alphaxion t1_j6uxw6b wrote

Air conditioning in homes is virtually unheard of in the UK, ensuring more places have tree cover will help with dealing with a future where 40C becomes the norm, rather than record breaking.

Not everywhere is like the US.


alphaxion t1_j6uwzdh wrote

The other great aspect is if you have your tree aligned to provide shade for your windows during the hottest part of the day, it massively cuts down on the amount of heat getting into your home. This reduces the need for active cooling and makes getting to sleep at night far easier and more comfortable.


alphaxion t1_ivhm5md wrote

You're making a hell of a lot of assumptions, there. No-one has mass-produced any humanoid robot in decades of developing them.

There's also the major hurdle of how to power them. How long would a humanoid robot last on a charge? Will they be able to accomplish their tasks in the physical space they're looking to be operated within on that charge? Will the environment even be able to support something with the inevitably high weight they'll have?

The world we operate within is immensely complex, complete with people in it who are adversarial rather than compliant. The software for roads is proving a massive stumbling block already and that's semi-controlled. Hell, people have been discovering all sorts of issues with how those systems are sensing the world when they are adversarial to it, such as projecting different speed limits onto signs to trick the AI.
Free roaming in areas with squishy humans that don't have any of the safety features that modern cars have? I worry about our seeing the elderly crushed to death as someone with dementia freaks out in its company for the first time and knocks it over. Or where it cannot react in a quick enough time to the changing landscape of an industrial workplace and results in injury for the people still working there.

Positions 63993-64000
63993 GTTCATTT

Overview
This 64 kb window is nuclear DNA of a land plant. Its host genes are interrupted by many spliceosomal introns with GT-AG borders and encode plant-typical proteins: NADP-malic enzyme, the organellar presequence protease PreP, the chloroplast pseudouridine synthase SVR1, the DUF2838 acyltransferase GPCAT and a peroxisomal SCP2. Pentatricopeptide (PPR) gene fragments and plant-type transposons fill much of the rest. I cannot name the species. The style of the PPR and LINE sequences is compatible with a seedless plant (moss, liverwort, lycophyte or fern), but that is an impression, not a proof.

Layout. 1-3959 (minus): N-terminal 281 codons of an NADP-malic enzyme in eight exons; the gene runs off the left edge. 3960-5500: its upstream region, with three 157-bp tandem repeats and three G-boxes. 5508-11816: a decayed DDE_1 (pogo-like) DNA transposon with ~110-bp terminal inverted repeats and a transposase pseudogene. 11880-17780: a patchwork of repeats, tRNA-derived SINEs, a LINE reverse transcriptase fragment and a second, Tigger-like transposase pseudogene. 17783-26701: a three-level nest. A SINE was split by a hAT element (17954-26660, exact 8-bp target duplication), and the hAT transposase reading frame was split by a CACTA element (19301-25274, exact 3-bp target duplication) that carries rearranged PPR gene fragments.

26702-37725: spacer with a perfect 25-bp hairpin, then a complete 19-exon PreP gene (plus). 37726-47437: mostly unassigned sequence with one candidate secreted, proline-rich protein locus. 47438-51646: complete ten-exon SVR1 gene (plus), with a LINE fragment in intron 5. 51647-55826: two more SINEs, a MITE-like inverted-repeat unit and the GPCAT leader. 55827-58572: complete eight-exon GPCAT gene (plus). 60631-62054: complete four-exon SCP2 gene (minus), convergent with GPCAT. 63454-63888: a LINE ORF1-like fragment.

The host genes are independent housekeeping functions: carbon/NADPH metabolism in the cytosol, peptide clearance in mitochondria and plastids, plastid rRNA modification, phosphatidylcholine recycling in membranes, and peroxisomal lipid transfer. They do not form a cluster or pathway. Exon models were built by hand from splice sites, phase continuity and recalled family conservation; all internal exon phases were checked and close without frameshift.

You're talking about this robot as if they've already got the solutions to fundamental aspects of both its design and its manufacturing sorted. It's not even a functioning prototype - it can't even walk unassisted. I'd also be extremely wary of claims made by Musk, the man who faked solar roof tiles for a demonstration.

I doubt a generalised (in function, that doesn't mean you can bolt together off the shelf components to manufacture it) humanoid robot will even be on the market by 2030. It's such a massively difficult task to accomplish, it takes humans near enough two decades before we consider them to be adults, and that's with millions of years of evolution behind us.

2050? That might be closer to the real timeframe when we can trust allowing these robots to walk amongst us.


alphaxion t1_ivh5fst wrote

The robot they showcased was worse than tech from 15 years ago. Asimo was worlds ahead of what they had people awkwardly and manually walk onto the stage. It looked less advanced than an A100 audio-animatronic found in Disney rides (the model that was running the Wicked Witch in the Great Movie Ride), never mind the latest A1000 model seen here

A generalised robot will be even more expensive than a specialised one, because it is orders of magnitude more complex to do the things you're talking about.

Without putting huge amounts of R&D money into the product and a team of hundreds of engineers, I fully doubt they'll have anything by 2030 that is close to what Boston Dynamics have today.